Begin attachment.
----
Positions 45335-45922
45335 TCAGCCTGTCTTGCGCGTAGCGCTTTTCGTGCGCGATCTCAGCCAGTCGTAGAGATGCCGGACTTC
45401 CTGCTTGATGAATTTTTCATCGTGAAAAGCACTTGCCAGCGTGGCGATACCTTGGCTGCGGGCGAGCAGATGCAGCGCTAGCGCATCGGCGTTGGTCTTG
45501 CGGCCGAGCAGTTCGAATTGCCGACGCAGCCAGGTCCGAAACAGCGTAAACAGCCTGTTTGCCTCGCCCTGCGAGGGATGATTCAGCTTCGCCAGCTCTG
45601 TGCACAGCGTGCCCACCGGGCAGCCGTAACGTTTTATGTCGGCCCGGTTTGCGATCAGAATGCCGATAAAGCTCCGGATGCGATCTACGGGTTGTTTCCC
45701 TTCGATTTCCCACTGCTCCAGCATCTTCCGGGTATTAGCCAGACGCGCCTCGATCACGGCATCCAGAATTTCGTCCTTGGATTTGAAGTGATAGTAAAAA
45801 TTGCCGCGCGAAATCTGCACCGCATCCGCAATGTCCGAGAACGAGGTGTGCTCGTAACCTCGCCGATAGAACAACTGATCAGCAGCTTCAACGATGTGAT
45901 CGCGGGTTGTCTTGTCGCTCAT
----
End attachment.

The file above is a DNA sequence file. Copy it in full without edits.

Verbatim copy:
Positions 45335-45922
45335 TCAGCCTGTCTTGCGCGTAGCGCTTTTCGTGCGCGATCTCAGCCAGTCGTAGAGATGCCGGACTTC
45401 CTGCTTGATGAATTTTTCATCGTGAAAAGCACTTGCCAGCGTGGCGATACCTTGGCTGCGGGCGAGCAGATGCAGCGCTAGCGCATCGGCGTTGGTCTTG
45501 CGGCCGAGCAGTTCGAATTGCCGACGCAGCCAGGTCCGAAACAGCGTAAACAGCCTGTTTGCCTCGCCCTGCGAGGGATGATTCAGCTTCGCCAGCTCTG
45601 TGCACAGCGTGCCCACCGGGCAGCCGTAACGTTTTATGTCGGCCCGGTTTGCGATCAGAATGCCGATAAAGCTCCGGATGCGATCTACGGGTTGTTTCCC
45701 TTCGATTTCCCACTGCTCCAGCATCTTCCGGGTATTAGCCAGACGCGCCTCGATCACGGCATCCAGAATTTCGTCCTTGGATTTGAAGTGATAGTAAAAA
45801 TTGCCGCGCGAAATCTGCACCGCATCCGCAATGTCCGAGAACGAGGTGTGCTCGTAACCTCGCCGATAGAACAACTGATCAGCAGCTTCAACGATGTGAT
45901 CGCGGGTTGTCTTGTCGCTCAT